Identity theft, though it has taken on new forms and has become significantly more common, is not a new crime. The history of identity theft extends backwards to the first times that some form of verification of identity was used.
While this does likely extend all the way back to ancient times, the types of identity theft seen in those days were likely the most basic forms, simple impersonation and lying. More modern types of identity theft likely began with the advent of credit cards, and the use of more and more identity verification processes in government; identity theft is actually less and less common the fewer opportunities for identity verification there are.
Probably the earliest of the modern types of identity theft was simple dumpster diving, when the perpetrator would go through the trash of his or her victim in the hopes of finding necessary information for identity theft amidst the other detritus.
Bills and other documents easily hold the information necessary to commit acts of identity theft, and early on in the modern history of identity theft it was likely that there were very few blocks that would have prevented such an easy and blatant form of identity theft. For example, simply finding out the bank account number of the victim might have been enough to perpetrate acts of identity theft in those days.
Another of the earliest types of identity theft was the phone scam, a ploy essentially involving over-the-phone deception of the victim in order to find out important information. Again, early on in the modern history of identity theft, it was likely that general knowledge about the dangers of identity theft and the methods for its prevention was not very well-disseminated, nor was it very in-depth. As a result, it would've been all too easy to convince victims to hand over important information on the phone, using only a simple set of lies.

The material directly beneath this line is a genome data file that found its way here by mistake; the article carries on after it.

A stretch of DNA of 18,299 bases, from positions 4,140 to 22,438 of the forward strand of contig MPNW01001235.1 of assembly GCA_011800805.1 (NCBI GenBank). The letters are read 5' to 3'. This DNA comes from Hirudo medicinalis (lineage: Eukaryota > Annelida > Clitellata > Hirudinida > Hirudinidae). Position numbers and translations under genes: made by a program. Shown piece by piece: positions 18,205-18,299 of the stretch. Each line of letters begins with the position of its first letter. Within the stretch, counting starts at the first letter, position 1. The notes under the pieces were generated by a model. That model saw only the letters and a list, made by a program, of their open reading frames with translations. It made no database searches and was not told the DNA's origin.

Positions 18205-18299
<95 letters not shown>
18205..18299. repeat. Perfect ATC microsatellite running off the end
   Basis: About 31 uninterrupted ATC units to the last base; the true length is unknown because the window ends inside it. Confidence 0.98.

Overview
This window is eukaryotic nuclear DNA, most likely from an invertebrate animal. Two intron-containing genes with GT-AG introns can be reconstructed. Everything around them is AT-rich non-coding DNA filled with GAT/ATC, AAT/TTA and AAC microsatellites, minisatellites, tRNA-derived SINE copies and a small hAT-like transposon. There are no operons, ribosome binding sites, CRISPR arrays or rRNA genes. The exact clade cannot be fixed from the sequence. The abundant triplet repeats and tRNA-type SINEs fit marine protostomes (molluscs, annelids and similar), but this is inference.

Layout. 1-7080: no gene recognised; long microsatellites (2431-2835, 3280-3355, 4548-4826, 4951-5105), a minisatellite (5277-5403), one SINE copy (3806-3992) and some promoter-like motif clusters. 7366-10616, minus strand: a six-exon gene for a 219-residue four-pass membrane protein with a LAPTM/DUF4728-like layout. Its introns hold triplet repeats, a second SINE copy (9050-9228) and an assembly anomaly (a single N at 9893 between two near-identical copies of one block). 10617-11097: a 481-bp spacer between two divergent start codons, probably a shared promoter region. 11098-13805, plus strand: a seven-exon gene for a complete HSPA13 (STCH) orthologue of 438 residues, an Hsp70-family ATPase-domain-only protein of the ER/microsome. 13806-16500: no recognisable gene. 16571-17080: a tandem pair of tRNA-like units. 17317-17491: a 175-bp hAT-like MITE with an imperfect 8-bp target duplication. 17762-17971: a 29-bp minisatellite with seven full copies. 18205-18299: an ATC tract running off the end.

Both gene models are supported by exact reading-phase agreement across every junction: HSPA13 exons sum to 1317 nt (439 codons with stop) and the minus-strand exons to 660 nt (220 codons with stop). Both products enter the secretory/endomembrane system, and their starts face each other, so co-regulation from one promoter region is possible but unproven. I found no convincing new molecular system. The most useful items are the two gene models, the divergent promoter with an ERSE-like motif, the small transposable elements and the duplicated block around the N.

As an example, imagine an instance in which the perpetrator phones the victim to tell the victim that he or she is now being accepted for a vastly increased line of credit, with greatly lowered interest rates. The victim might be willing to hand over information about bank accounts and credit cards to the perpetrator in order to have access to this offer, without even thinking about issues of safety.
Even more information, like the victim's birth date or social security number, could have been requested in those days, and the victim might not have known enough to realize that he or she should not be giving that information out to an untrusted source.
But even for all that identity theft seemed much easier to perpetrate at the beginning of its modern history, it was not performed all that often because of the absence of computers. An individual would have to actively pursue a victim in order to perpetrate the types of identity theft available, and would then likely have to directly lie to more people in order to use that information for any kind of gain.
But as computers grew in prominence, more and more information was being stored digitally, and more and more transactions could be performed entirely without human contact. No longer did an identity thief necessarily have to speak to a person in order to perpetrate the crime; the thief could now do it through computers. The advent of the Internet exponentially increased the probabilities of such crime occurring, as personal information necessary for committing all types of identity theft was now being sent back and forth between computers regularly.
The history of identity theft shows that the crime has increased in occurrence with the development of communications technology, and is even now acknowledged to be the fastest growing crime in the world.